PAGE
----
Pen & Sword Publishing have this book in stock for £15.99. 

I suppose I should say that my review of this subject matter may be more subjective than most. I have served in a very similar professional role to those depicted in this book, albeit their circumstances and risks they were willing, and in some cases eager to take are, for me, beyond comprehension.

The author cites No. 9 Sqn's Operations Record Book (ORB) frequently throughout the text and rarely expands the abbreviations. A typical entry might read:

"Unidentified T/E A/C passed stern of Lancaster
 to port, same height. RG opened fire..."

This isn't a big problem as your brain has been frequently exposed to ORB excerpts that by the second or third chapter it automatically substitutes in the expansion. Just be prepared to read lots of abbreviated excerpts - that's exactly how they were and still are written.

Sometimes in reading the text I found myself wondering whether the author was playing a bit loose with the facts as I couldn't square their [the bomber crews] experiences to my own understanding. For example, the book opens with a sequence from a personal diary which states:

"There were ninety of us, flying in a gaggle at about
twenty feet around Lincoln, over the Wash..."

Today, 250 ft is a hard bottom for the UK's Low Flying System and 100 ft on some ranges. This separation is maintained in all aspects, and generally the aircraft fly either in pairs or more often as a single aircraft. To have 'a gaggle' of 90 large aircraft at 20 ft beggars belief. I suppose this claim and other similarly astonishing revelations on nearly every page made this book a page-turner.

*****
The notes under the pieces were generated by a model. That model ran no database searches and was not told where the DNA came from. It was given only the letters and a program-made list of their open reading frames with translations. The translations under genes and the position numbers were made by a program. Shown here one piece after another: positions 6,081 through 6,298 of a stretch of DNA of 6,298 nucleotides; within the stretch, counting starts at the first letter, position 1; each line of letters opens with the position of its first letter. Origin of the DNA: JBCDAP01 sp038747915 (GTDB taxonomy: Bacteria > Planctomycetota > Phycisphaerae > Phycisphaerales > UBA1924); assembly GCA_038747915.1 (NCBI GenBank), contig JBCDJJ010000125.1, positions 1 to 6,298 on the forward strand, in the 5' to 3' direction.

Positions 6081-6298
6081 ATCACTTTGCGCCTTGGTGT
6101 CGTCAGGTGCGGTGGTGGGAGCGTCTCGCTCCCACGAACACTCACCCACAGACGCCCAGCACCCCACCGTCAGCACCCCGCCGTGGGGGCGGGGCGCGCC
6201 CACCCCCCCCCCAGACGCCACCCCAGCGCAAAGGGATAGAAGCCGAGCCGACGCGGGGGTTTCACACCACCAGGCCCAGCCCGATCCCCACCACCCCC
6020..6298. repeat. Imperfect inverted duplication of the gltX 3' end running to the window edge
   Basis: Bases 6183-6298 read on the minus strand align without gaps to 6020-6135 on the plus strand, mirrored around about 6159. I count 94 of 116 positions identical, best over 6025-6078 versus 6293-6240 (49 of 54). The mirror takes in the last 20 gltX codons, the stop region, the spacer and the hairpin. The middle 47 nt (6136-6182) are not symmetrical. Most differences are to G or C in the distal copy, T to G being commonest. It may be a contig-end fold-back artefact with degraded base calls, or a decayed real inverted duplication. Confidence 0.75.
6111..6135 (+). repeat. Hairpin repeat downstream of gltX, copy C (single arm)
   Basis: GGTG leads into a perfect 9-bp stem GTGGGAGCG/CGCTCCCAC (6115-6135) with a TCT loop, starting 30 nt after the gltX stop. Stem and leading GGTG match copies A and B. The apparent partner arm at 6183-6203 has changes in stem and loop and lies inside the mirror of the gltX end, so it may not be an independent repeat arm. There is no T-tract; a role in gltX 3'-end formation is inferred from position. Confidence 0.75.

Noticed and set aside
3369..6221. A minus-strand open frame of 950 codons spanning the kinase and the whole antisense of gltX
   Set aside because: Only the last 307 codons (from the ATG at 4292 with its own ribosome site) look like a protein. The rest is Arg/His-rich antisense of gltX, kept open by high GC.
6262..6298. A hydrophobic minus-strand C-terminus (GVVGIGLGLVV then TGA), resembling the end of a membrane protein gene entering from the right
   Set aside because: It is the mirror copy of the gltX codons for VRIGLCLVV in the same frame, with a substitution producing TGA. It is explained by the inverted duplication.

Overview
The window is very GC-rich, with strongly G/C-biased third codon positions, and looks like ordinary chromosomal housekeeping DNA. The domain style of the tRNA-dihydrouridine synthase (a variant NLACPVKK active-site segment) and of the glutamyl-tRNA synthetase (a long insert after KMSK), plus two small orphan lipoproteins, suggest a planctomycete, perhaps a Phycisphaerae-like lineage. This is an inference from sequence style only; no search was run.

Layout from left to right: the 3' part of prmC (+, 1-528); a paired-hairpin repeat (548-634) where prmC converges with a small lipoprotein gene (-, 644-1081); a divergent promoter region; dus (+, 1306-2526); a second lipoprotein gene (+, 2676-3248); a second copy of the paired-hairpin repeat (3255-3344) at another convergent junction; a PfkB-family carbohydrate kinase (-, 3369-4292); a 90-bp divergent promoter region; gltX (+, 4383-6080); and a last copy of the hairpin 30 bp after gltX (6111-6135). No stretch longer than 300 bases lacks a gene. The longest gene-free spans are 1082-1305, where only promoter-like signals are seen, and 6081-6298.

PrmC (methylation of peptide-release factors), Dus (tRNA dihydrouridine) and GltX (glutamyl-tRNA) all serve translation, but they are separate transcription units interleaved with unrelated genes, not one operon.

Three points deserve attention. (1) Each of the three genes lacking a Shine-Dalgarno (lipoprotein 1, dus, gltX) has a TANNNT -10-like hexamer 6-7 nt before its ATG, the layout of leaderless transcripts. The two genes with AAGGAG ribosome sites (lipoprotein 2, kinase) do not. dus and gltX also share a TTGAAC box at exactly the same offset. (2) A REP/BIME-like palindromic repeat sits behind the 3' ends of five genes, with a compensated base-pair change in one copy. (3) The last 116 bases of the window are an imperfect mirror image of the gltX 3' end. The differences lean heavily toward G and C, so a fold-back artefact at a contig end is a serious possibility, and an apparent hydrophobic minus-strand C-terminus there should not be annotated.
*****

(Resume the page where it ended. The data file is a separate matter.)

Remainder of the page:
I have to take issue with the author when he claims (cites?) aircraft flying at zero feet!!! Now call me pedantic if you will, but that is not possible. The account goes onto say that due to some jostling within this 'zero foot' bomber stream an aircraft had to roll 90 degrees and it's wing was 'almost' touching the water. With a wingspan of approximately 100 ft those Lancaster's must have been flying somewhere greater than 50 ft ... either way it's ludicrously low.

The book made me stop and think for a bit when the author states, when referring to the aircrew:

"...these men who, whenever they flew, had to
obliterate their most basic instinct, that of 
self-preservation, so they could do their work."